Final Presentation

On June 17th 2010, Team A+ members completed their final presentation in front a group which included professors and fellow classmates. Team A+ came very close to completing all of the goals they had set for themselves at the beginning of the semester. Their tasks were to assemble the electric motorcycle, and tear down and refurbish Galileo to reassemble it in Guelph.

Fine tuning the E-Bike throttle

Despite the shortened semester, the team successfully assembled and tested a crude prototype of the E-bike. At the same time they managed to disassemble and refurbish Galileo while making a few revisions to the turntable mechanism, and package the entire structure for delivery to Guelph. An instruction booklet combined with the intuitive design of the tower should make it a simple matter for any volunteers in Guelph to reassemble the structure.

Testing the Galileo turntable

Like every Green Corridor group, Team A+ faced many obstacles during the semester, but they worked together to overcome them. Team A+ put together an extensive legacy report highlighting all of their achievements, while offering suggestions for future students who may want to continue on with the projects. Team A+ gave an A+ effort from start to finish. The group enjoyed the Green Corridor course very much. It truly was a unique learning experience.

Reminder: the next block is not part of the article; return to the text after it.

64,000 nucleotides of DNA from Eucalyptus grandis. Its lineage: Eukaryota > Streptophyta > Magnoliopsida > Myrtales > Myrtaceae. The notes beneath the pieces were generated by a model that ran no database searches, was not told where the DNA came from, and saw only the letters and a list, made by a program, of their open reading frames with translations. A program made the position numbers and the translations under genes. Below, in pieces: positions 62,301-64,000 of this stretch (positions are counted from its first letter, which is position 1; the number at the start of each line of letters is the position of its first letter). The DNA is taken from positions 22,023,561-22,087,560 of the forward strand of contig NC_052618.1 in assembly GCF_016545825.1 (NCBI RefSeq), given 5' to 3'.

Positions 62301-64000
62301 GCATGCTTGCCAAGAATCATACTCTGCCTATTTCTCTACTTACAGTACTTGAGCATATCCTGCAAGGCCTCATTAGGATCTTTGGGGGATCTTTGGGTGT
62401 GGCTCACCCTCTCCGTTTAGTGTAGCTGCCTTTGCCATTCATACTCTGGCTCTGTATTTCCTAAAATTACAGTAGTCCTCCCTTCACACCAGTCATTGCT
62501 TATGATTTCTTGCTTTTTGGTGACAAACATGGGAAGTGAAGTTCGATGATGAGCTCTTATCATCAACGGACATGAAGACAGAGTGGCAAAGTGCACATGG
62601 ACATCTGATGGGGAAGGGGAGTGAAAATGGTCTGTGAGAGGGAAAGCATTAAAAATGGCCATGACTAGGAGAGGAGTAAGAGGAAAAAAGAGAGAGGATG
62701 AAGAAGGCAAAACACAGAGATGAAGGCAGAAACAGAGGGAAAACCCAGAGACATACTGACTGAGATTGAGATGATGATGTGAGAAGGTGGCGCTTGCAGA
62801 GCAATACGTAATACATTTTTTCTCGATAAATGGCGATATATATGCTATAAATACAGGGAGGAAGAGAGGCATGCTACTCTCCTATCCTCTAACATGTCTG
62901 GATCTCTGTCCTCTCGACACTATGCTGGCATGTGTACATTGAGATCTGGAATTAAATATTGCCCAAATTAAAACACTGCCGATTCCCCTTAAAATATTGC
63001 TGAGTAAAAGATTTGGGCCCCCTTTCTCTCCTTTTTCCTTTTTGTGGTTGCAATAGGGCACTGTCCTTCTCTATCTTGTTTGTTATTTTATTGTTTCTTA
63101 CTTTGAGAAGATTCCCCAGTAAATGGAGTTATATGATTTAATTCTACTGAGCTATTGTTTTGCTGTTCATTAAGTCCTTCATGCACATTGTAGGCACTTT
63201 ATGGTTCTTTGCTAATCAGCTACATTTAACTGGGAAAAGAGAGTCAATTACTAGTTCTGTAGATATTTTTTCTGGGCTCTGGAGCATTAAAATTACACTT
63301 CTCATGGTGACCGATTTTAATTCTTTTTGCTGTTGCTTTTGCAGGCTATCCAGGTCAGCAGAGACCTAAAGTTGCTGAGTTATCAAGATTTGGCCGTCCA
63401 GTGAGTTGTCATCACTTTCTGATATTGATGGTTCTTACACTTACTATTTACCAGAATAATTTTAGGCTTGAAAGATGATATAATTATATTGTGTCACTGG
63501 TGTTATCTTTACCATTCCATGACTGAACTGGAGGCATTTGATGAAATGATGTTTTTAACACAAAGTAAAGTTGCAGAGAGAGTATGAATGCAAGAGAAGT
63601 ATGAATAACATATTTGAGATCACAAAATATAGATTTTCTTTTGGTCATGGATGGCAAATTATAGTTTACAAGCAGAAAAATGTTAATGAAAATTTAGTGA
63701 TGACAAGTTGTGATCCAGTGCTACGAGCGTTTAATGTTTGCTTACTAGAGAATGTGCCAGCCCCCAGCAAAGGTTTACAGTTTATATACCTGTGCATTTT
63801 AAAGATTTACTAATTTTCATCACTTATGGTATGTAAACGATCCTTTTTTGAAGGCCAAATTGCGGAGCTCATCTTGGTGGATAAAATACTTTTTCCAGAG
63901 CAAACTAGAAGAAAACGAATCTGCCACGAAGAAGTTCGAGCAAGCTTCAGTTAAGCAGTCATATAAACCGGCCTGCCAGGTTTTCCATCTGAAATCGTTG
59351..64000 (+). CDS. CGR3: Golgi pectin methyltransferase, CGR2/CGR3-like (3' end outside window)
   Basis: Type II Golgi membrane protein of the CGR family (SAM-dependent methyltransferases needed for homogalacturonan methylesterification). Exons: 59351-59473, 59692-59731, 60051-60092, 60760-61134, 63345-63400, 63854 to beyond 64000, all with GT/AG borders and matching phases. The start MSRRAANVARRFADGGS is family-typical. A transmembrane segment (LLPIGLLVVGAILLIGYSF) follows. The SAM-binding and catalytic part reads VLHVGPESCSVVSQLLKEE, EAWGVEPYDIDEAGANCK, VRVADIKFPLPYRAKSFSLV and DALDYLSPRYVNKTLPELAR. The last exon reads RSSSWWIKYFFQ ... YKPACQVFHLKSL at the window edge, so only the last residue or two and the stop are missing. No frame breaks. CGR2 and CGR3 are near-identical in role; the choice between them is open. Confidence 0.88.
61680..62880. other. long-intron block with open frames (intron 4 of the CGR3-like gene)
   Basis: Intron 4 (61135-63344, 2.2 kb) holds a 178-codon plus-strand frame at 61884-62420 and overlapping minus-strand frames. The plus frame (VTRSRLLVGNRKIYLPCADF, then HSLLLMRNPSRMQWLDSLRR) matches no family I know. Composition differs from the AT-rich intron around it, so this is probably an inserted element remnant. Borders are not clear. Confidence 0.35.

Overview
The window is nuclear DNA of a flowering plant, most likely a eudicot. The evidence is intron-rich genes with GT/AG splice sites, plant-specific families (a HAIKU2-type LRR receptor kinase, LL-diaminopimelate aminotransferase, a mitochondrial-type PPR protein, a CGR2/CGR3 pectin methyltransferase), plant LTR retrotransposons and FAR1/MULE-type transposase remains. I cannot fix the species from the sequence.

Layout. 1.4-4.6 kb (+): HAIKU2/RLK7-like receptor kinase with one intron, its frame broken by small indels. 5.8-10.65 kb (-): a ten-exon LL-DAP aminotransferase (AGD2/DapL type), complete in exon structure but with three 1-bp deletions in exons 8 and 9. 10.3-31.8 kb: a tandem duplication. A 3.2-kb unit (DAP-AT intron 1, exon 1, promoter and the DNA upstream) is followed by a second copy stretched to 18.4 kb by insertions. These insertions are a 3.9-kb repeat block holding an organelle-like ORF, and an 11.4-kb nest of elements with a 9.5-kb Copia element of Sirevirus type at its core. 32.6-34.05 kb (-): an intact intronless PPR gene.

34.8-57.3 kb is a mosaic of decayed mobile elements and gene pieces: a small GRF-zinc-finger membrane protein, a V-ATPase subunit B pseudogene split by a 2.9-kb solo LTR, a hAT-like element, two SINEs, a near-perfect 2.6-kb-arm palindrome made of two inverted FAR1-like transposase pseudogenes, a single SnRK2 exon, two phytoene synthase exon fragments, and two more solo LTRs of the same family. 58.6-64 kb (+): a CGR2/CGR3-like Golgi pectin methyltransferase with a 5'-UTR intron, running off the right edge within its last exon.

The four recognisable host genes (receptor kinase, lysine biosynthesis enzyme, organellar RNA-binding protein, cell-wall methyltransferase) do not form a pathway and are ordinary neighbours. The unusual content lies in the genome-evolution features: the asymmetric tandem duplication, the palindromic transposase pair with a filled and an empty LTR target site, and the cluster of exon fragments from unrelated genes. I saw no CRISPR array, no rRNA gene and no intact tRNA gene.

↑ up


Finishing Touches

Once again, Team A+ members split up to complete the many projects they had taken on.  The first group worked on Galileo, preparing the tower pieces for repainting.  While two students worked on sandblasting the metal pieces, two other students struggled to straighten the iron beams that had sustained damage.  This proved quite a challenge, but sweat and muscle and determination prevailed.

Coating the turntable with black rust paint

While some group members were working on the metal pieces used for Galileo, other members operated on the throttle and controller for the electric motorcycle.  After a successful dry run using light bulbs and a 50K potentiometer, heavy gauge wires were used to replace the thinner wires used for the bench test.  This replacement is necessary to enable the connection of the motorcycle motor to the controller.  This motor draws a lot of amps.  The size of a wire is correlated to the amount of current it can carry.

Another task worked on by Team A+ was creating a prototype mount on the bike for securing the motor, batteries and controller.  This task included carving different pieces of wood that would help secure the motor, batteries and controller.

Mounting the motor to the bike frame

The final task  on June 8th, 2010 was rebuilding and testing the front braking system. After connecting the brake lines and refilling the brake fluid, the pistons appeared to be seized with rust.  One volunteer will work on this problem exclusively until it is solved.  After all, safely stopping the motorbike is as important as running it.

↑ up


Separation Anxiety